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There are a number of treatments that are standard for the diagnosis of pancreatitis, and your veterinarian will know what is best for your dog. Remember, if you suspect your dog is suffering from pancreatic problems, it is essential that they see a veterinarian, to ensure they receive the correct course of treatment. However, it can be tricky to identify it, especially during its early stages. Acute pancreatitis does not happen without a reason.
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There are a lot of factors why this occurs. This includes:. Dogs that are above their suggested weight are more prone to getting acute pancreatitis. If your dog is quite chubby, then you need to cut back on his food consumption. If your dog has endocrine diseases like hyperthyroidism, then he can possibly get acute pancreatitis, so be sure to consider this risk factor.
Diets that are high in fat will most likely lead to your dog having acute pancreatitis. There are also toxins and medications that can cause acute pancreatitis. Thus, before letting your dog take certain foods and medicines, your vet should give you the go signal to do so. According to vets, they notice that there is an increase in acute pancreatitis in dogs during holidays.
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As this is the season for celebrating, some owners tend to feed their dogs their holiday meals as well. The sudden change in diet can drastically affect their pancreas.
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So, be vigilant when letting your dog out. Always keep the garbage lids close to prevent him from scavenging inside. While acute pancreatitis can happen to any dog, there are certain breeds that are more prone to getting this disease. This includes the cocker spaniel, miniature schnauzer, and miniature poodle. In addition, middle-age or older female dogs are likely to get acute pancreatitis. If your dog shows one or two of these signs and only happens infrequently, you can monitor your dog to further assess his condition.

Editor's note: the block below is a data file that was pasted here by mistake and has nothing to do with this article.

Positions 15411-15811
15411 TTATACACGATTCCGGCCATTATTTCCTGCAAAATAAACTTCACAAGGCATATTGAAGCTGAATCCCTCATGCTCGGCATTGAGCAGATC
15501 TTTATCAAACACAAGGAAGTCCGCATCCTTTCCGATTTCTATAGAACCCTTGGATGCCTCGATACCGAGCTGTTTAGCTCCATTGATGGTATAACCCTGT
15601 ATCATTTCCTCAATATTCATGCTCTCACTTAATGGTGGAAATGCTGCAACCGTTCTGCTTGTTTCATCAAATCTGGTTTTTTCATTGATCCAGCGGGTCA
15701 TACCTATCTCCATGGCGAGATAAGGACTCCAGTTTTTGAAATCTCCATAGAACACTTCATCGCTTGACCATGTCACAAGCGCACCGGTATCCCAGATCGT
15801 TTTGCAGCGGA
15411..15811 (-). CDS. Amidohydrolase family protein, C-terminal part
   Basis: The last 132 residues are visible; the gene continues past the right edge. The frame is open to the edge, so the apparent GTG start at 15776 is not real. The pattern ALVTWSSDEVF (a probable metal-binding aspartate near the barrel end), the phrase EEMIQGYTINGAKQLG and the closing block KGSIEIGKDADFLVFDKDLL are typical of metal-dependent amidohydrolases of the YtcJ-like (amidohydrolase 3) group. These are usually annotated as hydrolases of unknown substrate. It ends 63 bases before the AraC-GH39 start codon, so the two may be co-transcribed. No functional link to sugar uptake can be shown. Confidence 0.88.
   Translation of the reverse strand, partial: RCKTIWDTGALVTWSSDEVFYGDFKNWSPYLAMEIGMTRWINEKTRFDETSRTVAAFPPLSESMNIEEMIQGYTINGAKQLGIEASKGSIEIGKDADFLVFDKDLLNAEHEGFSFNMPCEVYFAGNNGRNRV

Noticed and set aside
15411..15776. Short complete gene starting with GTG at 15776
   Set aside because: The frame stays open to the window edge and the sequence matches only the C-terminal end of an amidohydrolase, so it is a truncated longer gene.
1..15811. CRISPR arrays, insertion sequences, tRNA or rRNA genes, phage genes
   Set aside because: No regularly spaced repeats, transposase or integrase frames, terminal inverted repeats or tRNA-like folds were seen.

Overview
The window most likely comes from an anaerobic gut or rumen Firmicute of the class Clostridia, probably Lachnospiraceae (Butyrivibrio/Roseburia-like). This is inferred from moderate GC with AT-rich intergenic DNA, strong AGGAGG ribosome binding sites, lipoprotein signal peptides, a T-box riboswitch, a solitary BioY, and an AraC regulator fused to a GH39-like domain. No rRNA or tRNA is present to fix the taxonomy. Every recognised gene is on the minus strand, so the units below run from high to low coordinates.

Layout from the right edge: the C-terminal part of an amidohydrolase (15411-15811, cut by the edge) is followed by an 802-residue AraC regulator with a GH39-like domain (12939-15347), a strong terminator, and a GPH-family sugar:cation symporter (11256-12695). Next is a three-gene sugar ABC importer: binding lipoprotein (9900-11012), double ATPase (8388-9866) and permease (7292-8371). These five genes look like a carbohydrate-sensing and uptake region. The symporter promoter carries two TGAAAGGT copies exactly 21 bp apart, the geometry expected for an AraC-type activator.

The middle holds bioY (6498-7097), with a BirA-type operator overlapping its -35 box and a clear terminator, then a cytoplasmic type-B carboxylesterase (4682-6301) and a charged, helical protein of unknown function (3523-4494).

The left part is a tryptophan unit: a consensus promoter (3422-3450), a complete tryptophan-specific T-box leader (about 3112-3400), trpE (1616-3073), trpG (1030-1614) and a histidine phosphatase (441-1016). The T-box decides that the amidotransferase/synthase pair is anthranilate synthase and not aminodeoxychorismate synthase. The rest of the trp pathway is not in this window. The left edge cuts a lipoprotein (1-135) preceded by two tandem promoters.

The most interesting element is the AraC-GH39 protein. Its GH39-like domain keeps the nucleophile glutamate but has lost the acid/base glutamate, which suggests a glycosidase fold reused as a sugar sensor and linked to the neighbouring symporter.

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However, if all of the signs are observed at once, go to your vet immediately. Before a treatment plan is given, your veterinarian will have to diagnose your dog. Also, a physical exam and diagnostic tests will be needed. This may include:. Once your dog is diagnosed with acute or chronic pancreatitis, a treatment plan will be given. Treatment may include:. Just make sure that you follow all of the instructions given to you, and all medication must be taken as directed by the vet. In some cases, a low-fat diet may be required to lessen the chances of pancreatitis to reoccur.
We can never completely stop pancreatitis from happening to our dogs. However, we can drastically reduce the risk of them getting one if we follow these preventive measures:. The bigger he gets, the higher his chances of getting pancreatitis. You can go for walks or run on the beach; anything active can already be a big help in keeping your dog at a healthy weight. The food is one of the biggest reasons why dogs get pancreatitis.